Continuing my homage to oversized stationery, the third in the series of write-ups from discussion with UC Berkeley Career Counselors, centered around tweets or comments from UK careers staff.  We’ve covered Internships and Student Involvement in service delivery, on to…

Giant post-it #3: International Student Needs

Picture of post-it discussion
Comments on meeting the needs of international students, following comment from Tahira Majothi – thanks Tahira!

Initial comment from Tahira Majothi:

Do they have issues re: meet needs of international students, visas etc?

Notes from UC Berkeley Career Counselors:

New position of Career Counselor for International Students – meets exclusively with international students…

  • resume / cover letter
  • job search strategies
  • grad school prep
  • work authorisation (visa)

[Also works on]

  • Specific programs, workshops for international student needs
  • Lack of confidence in spoken/written English language skills
  • Getting out of comfort zone and making friendships with students outside of home culture -> encourage practice networking!
  • Academic needs: writing / grammar support\

Contact Sarah Bang for more (via the Career Center contact form)

International Student Needs: overview

Berkeley has well over 4,500 international students (out of a total student body of 36,000), with the majority coming from China or Korea to study at Cal (Source:  Berkeley International Office).  For US citizens it’s usually cheaper to go to college in the same state that you live, and so these international students join freshman classes where two-thirds of their fellow students are from California.

International students are really well served by Sarah Bang, our new, full time, International Student Career Counselor. Sarah previously worked at the Berkeley International Office, and so is very well-informed about visas, work authorization and cultural change, and is serving as a great link for jointly held programs with that office. We recently ran a great joint session with them titled ‘The Unwritten Rules of the American Workplace, supporting students adapt to a professional culture that values interaction, speaking up and has a lower ‘power distance’ between boss and employee than in many Asian cultures.

International students can also see any other Career Counselor too, or consult with the International Office advisers for work authorization routes such as OPT  (after finishing studies) and CPT (work during their studies).  Around 40% of international students intend to return home after their studies, and the 12 month initial OPT option is a viable one for many. H1B (‘skilled worker visas’) are the sought-after equivalent of Tier 2 work permits for the UK, and like the UK are capped at a relatively low-level.  They ‘run out’ quickly after each annual release, although it is notable that positions within higher education institutions, affiliated non-profits and non-profit or government research employers are exempt from this cap.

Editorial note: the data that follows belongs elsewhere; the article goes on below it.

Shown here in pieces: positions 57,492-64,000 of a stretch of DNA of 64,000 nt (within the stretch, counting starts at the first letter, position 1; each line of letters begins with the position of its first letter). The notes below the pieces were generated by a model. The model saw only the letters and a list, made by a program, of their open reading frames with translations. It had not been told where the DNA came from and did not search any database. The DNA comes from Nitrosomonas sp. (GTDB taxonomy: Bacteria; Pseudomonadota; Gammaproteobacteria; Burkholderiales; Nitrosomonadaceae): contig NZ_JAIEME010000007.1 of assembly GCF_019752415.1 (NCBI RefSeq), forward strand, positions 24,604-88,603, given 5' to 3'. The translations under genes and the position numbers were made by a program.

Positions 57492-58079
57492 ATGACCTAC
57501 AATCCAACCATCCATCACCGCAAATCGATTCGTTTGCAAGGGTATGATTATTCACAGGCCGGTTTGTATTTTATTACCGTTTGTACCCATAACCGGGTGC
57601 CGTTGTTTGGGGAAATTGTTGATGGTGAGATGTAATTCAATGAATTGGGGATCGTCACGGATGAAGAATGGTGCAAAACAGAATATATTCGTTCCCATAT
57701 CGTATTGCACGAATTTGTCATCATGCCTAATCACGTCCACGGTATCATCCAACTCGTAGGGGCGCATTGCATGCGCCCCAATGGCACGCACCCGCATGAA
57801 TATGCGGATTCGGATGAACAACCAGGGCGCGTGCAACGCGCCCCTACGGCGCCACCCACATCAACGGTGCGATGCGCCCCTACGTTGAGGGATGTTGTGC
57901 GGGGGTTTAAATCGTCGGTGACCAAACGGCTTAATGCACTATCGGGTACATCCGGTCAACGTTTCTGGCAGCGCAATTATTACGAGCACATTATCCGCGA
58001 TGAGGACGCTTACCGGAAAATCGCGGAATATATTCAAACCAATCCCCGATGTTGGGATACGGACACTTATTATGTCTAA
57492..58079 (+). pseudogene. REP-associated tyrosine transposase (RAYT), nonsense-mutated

International Student Needs: trends

Many of the trends around international student needs mirror those in the UK:

  • Student demand for job listings stating whether an employer sponsors visas, although NACE (AGCAS equivalent) guidelines advise against using this potentially discriminatory field
  • Employer demand for screening out international students (ditto)
  • Many advertised graduate roles for which employers are not looking to sponsor visas…
  • … apart from some of the big multinationals
  • … and with many citing exceptions that have been made for outstanding individuals who’ve build a relationship with the company through work experience

One common UK trend that I haven’t seen replicated is student need for information/job listings to work overseas.  Whereas in Oxford questions like ‘what are the vacancy websites for engineering work in [insert country]’ are pretty common, here students don’t seem to expect an international knowledge base in the same way.  Even US students seem to accept readily that the Career Center will know more about the labour markets in California than in other US states.  They’re right: the majority of students are Californian, the majority of recruiting employers are too, and most students are reluctant to consider leaving the state for work.  The acceptance of ‘California-centric’ information serves the majority population, and acknowledges that the US is BIG.  Where entry requirements for lawyers and teachers can vary hugely across a state line, and listing all 50 state variations becomes unmanageable it’s no wonder that students acknowledge that the Career Center will teach ‘strategies’ rather than dispense knowledge of a global labour market.  And as a result, US and international students alike do seem to be more self-efficacious – usually seeking career counseling for strategies, decisions, confidence-building and reviews rather than expecting an information dispensary.

The fact that international students follow this approach suggests to me that their expectations are largely set by the career service itself and its current relationship with its clients. Issues around English-language exist, but I definitely have said “we don’t proof-read your application for spelling and grammar” MUCH less than I do back home.